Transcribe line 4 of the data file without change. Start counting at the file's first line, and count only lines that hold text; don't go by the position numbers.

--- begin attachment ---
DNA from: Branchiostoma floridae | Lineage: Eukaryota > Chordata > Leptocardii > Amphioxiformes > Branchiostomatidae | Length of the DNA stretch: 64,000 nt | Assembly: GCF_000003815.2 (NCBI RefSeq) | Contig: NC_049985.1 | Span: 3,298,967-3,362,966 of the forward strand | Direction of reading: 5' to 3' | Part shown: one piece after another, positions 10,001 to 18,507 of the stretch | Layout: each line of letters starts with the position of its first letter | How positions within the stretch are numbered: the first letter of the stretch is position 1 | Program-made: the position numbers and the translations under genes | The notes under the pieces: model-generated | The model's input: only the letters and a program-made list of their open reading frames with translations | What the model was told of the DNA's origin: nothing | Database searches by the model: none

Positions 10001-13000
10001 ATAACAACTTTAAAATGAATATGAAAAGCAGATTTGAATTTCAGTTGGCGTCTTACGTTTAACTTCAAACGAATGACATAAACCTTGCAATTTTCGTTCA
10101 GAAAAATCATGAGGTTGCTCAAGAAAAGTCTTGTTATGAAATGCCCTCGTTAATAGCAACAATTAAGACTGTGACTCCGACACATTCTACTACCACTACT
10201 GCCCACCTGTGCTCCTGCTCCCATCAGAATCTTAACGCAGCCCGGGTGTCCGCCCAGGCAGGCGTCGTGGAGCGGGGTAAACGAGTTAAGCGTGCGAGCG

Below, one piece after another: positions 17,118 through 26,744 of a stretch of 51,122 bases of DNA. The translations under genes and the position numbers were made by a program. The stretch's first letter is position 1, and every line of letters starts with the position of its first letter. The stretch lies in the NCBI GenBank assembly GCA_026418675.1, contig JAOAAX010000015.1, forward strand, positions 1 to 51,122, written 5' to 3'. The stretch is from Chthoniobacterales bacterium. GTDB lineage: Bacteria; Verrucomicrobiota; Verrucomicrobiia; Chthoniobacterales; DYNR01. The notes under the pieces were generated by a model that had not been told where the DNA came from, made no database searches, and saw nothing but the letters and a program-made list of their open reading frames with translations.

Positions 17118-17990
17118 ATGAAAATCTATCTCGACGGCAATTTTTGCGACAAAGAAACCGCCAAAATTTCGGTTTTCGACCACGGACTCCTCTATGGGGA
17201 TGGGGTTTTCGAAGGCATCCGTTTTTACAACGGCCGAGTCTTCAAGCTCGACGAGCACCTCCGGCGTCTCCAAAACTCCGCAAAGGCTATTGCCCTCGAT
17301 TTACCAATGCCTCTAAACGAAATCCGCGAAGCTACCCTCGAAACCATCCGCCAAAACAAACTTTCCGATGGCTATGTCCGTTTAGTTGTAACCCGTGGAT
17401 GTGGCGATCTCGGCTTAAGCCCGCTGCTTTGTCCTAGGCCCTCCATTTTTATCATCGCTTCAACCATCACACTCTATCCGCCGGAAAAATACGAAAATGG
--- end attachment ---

10101 GAAAAATCATGAGGTTGCTCAAGAAAAGTCTTGTTATGAAATGCCCTCGTTAATAGCAACAATTAAGACTGTGACTCCGACACATTCTACTACCACTACT